As a major route for economic, political, and cultural exchange between East and West for more than 1,500 years, the ancient Silk Road has had a massive influence on development in the world, and many remarkable stories about the road have been told.
The Mystery of Ancient Loulan
Crescent Lake in Dunhuang
Loulan, or Kroraina, was an oasis town of the Western Regions on the ancient Silk Road. Now there are only some ruins near Lop Nor, in modern Xinjiang.
As early as the 2nd century, Loulan was a famous “kingdom of cities”. It passed through Dunhuang in the east and Lop Nor in the west. The southern and northern routes of the ancient Silk Road were distinct from Loulan.
According to historical records, Loulan originally belonged to Xiongnu. The Han dynasty (202 BC-AD 220) competed with Xiongnu to seize control of Loulan, so Loulan had to surrender to both sides and befriend both forces.
After Zhang Qian succeeded in visiting the Western Regions, Loulan became a strategic place on the Silk Road. Emperor Wu of the Han dynasty then sent troops to attack Loulan and Loulan surrendered to the Han dynasty.
In the 5th century, the ancient city of Loulan – an important post on the Silk Road, after 500 years of glory, gradually became uninhabited and disappeared silently from the historical stage. The ruins of the ancient city were not found until the beginning of the 20th century.
But what was the real reason for the disappearance of Loulan, this mysterious ancient city known as the “Pompeii of the desert”? Experts and scholars are still investigating…
Marriage Alliance – Wang Zhaojun
Team of Camels
In addition to conferring titles upon local leaders, there was another way for Chinese dynasties to cement relations with rulers of minority nationalities in the border areas: by marrying daughters of the imperial family, called “heqin”, to them.
Stories about these peacemaking brides were passed down along the Silk Road. One of the most famous was Wang Zhaojun, one of the four legendary beauties of ancient China.
On an autumn day in BC 33, Emperor Yuan of the Han married Zhaojun to Huhanye, the chief of Xiongnu. Zhaojun bade farewell to her homeland and went to Xiongnu along the Silk Road.
As she viewed the desolate and boundless grasslands, she strummed the pipa (a plucked string instrument with a fretted fingerboard), playing a tragic parting song.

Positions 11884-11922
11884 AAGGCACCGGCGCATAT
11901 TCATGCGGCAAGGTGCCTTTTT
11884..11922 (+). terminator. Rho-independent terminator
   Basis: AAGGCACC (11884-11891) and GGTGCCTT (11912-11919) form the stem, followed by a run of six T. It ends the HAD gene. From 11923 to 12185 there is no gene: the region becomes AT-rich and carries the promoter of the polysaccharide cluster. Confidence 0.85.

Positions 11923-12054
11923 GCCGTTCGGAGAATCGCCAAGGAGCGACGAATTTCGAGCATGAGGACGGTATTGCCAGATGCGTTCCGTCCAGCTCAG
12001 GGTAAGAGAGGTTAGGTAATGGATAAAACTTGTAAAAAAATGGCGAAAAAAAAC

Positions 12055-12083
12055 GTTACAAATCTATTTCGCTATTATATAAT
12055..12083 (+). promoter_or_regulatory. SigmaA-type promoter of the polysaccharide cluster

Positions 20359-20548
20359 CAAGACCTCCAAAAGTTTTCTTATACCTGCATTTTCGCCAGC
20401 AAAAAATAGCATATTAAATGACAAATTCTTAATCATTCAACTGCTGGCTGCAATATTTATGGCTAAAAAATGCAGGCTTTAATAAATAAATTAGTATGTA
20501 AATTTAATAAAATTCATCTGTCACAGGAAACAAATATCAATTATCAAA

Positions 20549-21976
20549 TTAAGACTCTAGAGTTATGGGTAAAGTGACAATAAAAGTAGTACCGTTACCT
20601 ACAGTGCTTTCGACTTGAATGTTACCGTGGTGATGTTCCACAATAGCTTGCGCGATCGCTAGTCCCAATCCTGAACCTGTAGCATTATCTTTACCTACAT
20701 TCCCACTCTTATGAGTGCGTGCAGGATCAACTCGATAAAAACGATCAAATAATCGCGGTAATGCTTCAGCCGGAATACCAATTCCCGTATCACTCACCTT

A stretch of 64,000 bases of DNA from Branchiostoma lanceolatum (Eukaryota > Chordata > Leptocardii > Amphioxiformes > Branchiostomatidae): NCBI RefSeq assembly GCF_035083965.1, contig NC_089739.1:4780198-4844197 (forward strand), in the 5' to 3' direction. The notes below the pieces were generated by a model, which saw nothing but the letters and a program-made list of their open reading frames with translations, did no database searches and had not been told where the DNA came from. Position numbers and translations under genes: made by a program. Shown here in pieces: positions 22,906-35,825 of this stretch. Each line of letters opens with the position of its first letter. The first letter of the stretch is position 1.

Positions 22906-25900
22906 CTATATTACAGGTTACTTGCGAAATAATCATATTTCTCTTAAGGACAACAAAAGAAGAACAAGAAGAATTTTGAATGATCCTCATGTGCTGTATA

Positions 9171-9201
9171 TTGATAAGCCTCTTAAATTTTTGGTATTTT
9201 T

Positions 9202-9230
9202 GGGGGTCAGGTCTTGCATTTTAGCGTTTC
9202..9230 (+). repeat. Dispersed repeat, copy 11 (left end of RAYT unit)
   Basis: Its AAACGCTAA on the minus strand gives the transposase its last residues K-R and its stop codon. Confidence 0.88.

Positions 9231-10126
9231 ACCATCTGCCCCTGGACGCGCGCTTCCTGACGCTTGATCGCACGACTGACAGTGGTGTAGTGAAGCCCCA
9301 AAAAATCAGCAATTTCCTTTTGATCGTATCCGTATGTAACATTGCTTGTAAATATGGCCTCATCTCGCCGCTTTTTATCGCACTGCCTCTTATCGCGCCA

Flying geese were so immersed in the sweet sound of the pipa and the pretty appearance of the lady sitting on the carriage that they forgot to flap their wings and fell from the air. Since then, the term “falling geese” has been used as a metaphor for Zhaojun.
After Wang Zhaojun’s marriage, the Han and Xiongnu maintained a friendly and harmonious relationship for 60 years and this made a tremendous contribution to the development of the Silk Road.
Ban Chao – Defender of the Silk Road
Ruins of Jiaohe Ancient Town
The use of the Silk Road opened up by Zhang Qian was disrupted because of the harassment of Xiongnu in the last years of the Western Han dynasty (202 BC-AD 8).
In AD 73, Ban Chao, a general of the Eastern Han dynasty (25-220 AD) joined the army on a punitive expedition to the north and helped the Western Regions get rid of the control of Xiongnu.
The Eastern Han’s sovereignty over the southern margins of the Tarim Basin resumed and the Western Regions which had been isolated from the central plains of China for 58 years were reconnected. This event facilitated the route’s first extension to Europe.
In AD 97, Ban Chao carried large quantities of silk fabric to the Persian Gulf and the Syrian province of Rome (possibly today's Antioch in Turkey).
In AD 166, the Roman Empire sent the first batch of special envoys to the Eastern Han dynasty via the Road, marking the first cultural exchange between Europe and China.
Among the goods traded along the road, China’s silk was the most representative and this gave the “Silk Road” its name.
Ban Chao dedicated himself to the Western Regions for 30 years, defending the Silk Road and further promoting economic and cultural exchanges between China and West Asia.
Xuanzang’s 16-Year Adventure along the Silk Road
Buddism in India
Since Buddhism was brought into China during the Western Han dynasty, it soon became widespread in the country and reached its peak during the Sui (581-617) and Tang (618-907) dynasties.
Shortly after the establishment of the Tang dynasty, an eminent Buddhist monk Xuanzang set off from Chang’an, walking along the Silk Road, and traveling to India after passing by Central Asia, to acquire scriptures. This adventure lasted 16 years.
The book “Great Tang Records on the Western Regions” written during this period records the politics, society, and customs of the countries in India at that time. This is still the most important material for scholars of India in studying their medieval history.
Later generations wrote a well-known mythological novel “Journey to the West” describing the story of Xuanzang.
The technology of papermaking invented by Cai Lun was spread along the Road during the Tang Dynasty to Arabs, and on to Europe.
During the Tang dynasty, people who cultivated government land needed to join the army; papermakers were no exception. In AD 751, the Tang army fought against Arabs in the Western Regions but lost, and many soldiers were captured, some of whom were papermakers.
These craftsmen were sent to the Middle East to establish papermaking workshops and impart techniques to Arabs, who later transmitted them to Europe (Spain, France, and Italy, etc).
By the 19th century, China’s papermaking technology had spread throughout the five continents.